Other, Parenting, South Africa

Water Saving Tips for Parents

January 21, 2018 | 2 Comments

I know it may seem that we talk of nothing else here in the Western Cape, but that truth is that it’s hard to think about anything else, in the wake of the impending disaster that will be Day Zero. There have been many excellent pieces providing wider solutions + ideas, including this one and this one – and everywhere you look there will be opinion pieces on why it’s happening and who is to blame. This is not a blog post about that.

This is a blog post on little habits we are changing PARTICULARLY RELATED TO RAISING KIDS that can save us water. After all, this is a parenting blog (of sorts) so it makes sense to focus on this aspect of things. I’ve learned so much reading other people’s water saving tips online, so I figure that the more we talk about what we’re doing ourselves (without fear mongering too much), the more chances we have of improving our situation. Here are some water saving tips for parents that I’ve gathered from my own home, and from readers:

1. Education

We have to educate our kids on just why conserving water is so important. This isn’t a temporary thing, it’s time for us to change the way we use this precious resource, as well as our attitudes towards it.  Liezel Brooks Pienaar says this about her five-year-old: “She is very aware of the water crisis and is even coming up with plans to “fix” it”. If you haven’t already, sit down with them and run through your water saving household “rules”, so everyone can play their part.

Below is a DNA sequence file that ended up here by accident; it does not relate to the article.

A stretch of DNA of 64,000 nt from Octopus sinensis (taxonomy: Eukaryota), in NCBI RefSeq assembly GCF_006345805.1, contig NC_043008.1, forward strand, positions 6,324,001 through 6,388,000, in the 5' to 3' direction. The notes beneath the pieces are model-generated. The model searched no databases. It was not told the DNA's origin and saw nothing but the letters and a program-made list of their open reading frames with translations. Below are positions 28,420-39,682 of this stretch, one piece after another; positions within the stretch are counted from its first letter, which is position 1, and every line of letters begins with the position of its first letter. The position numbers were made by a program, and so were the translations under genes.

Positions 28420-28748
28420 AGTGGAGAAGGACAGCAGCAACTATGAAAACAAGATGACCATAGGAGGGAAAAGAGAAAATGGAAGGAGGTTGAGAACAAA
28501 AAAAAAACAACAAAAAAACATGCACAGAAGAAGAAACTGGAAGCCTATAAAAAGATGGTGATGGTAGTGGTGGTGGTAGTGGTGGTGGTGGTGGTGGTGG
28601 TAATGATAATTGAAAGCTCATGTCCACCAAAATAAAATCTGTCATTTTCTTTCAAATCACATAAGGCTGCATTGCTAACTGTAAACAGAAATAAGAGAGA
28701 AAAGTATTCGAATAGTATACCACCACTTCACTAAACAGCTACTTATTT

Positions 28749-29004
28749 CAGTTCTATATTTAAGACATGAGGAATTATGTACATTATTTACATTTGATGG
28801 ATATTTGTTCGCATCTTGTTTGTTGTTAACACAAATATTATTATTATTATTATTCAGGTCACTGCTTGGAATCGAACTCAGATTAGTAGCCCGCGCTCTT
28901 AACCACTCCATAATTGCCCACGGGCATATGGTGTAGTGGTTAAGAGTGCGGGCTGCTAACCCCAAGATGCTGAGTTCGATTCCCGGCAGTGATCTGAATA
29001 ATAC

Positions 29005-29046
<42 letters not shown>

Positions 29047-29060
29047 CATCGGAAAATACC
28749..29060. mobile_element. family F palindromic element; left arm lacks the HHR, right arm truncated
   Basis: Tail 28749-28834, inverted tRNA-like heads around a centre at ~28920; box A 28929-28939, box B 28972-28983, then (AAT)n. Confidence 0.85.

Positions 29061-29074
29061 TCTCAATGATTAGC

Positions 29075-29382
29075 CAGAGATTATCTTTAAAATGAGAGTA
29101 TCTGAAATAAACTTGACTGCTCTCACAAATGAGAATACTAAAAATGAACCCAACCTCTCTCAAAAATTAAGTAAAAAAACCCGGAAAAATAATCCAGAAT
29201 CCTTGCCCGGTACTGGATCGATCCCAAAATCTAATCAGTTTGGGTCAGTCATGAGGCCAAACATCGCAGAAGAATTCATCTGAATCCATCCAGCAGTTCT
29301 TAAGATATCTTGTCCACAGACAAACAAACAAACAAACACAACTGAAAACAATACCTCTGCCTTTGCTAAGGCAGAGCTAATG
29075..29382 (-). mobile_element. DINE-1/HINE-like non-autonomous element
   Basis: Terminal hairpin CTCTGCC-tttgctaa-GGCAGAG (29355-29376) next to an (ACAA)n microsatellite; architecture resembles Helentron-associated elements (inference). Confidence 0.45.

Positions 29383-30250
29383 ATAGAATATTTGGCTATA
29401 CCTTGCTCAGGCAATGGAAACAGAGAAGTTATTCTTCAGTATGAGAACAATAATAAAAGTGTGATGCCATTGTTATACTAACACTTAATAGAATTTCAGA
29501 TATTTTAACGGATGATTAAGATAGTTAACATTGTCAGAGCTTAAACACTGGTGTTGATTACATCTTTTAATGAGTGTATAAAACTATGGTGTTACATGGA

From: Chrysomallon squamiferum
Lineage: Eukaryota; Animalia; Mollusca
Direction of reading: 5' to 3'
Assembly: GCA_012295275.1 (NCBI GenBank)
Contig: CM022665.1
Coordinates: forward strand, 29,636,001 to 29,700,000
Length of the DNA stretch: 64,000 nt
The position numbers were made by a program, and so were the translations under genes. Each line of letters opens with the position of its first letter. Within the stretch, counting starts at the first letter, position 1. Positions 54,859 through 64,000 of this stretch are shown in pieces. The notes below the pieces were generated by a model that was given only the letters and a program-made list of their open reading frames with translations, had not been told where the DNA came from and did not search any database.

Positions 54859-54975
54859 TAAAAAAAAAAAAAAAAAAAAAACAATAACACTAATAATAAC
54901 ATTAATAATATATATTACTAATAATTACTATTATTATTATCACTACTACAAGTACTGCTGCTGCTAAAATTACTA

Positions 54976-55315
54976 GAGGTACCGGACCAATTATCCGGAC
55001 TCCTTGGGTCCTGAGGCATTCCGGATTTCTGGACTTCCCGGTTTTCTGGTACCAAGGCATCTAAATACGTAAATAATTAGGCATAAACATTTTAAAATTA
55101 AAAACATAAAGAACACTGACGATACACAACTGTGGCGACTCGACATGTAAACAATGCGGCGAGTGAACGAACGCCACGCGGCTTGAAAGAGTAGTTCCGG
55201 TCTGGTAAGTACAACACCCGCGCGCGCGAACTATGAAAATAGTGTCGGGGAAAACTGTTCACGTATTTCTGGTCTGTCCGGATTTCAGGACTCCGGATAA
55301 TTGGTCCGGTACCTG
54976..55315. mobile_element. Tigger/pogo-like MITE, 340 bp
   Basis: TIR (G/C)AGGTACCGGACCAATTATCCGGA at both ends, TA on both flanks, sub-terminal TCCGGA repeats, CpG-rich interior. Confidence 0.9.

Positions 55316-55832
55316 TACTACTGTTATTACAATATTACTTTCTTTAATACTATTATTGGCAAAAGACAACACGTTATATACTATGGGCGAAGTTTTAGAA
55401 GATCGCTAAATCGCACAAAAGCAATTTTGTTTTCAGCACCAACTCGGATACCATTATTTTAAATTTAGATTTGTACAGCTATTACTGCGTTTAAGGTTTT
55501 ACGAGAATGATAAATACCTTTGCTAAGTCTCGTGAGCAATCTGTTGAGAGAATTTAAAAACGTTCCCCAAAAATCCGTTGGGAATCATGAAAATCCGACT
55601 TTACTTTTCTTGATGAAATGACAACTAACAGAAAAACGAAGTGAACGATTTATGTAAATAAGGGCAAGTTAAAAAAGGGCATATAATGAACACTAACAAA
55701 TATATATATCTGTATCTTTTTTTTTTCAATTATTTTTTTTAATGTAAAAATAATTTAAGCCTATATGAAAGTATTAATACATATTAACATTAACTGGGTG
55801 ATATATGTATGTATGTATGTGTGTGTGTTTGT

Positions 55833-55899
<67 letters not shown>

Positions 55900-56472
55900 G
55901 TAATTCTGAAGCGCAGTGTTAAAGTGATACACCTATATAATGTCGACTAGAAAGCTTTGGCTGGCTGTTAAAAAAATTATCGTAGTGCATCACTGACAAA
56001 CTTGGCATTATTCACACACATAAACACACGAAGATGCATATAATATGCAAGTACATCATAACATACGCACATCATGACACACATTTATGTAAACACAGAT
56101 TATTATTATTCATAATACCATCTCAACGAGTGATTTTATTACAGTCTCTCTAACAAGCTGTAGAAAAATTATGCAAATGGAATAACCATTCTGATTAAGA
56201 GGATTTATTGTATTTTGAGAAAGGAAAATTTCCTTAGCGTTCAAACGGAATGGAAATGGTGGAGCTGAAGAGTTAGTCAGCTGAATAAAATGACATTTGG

2. Eating & drinking

The thing is that young children (I’m not talking babies here) use A LOT of plates, dishes and cups. They’re always having snacks and drinking water and mine had a habit of using a new plate or cup each time they do this! This means more washing of dishes = more water used. To stop this we’ve kept their cups (one each, with their names on them) in a single place in the house and they then get placed back there each time. Or, they should simply use their own water bottles, like Julia Webber is doing – and the bottles get washed when necessary.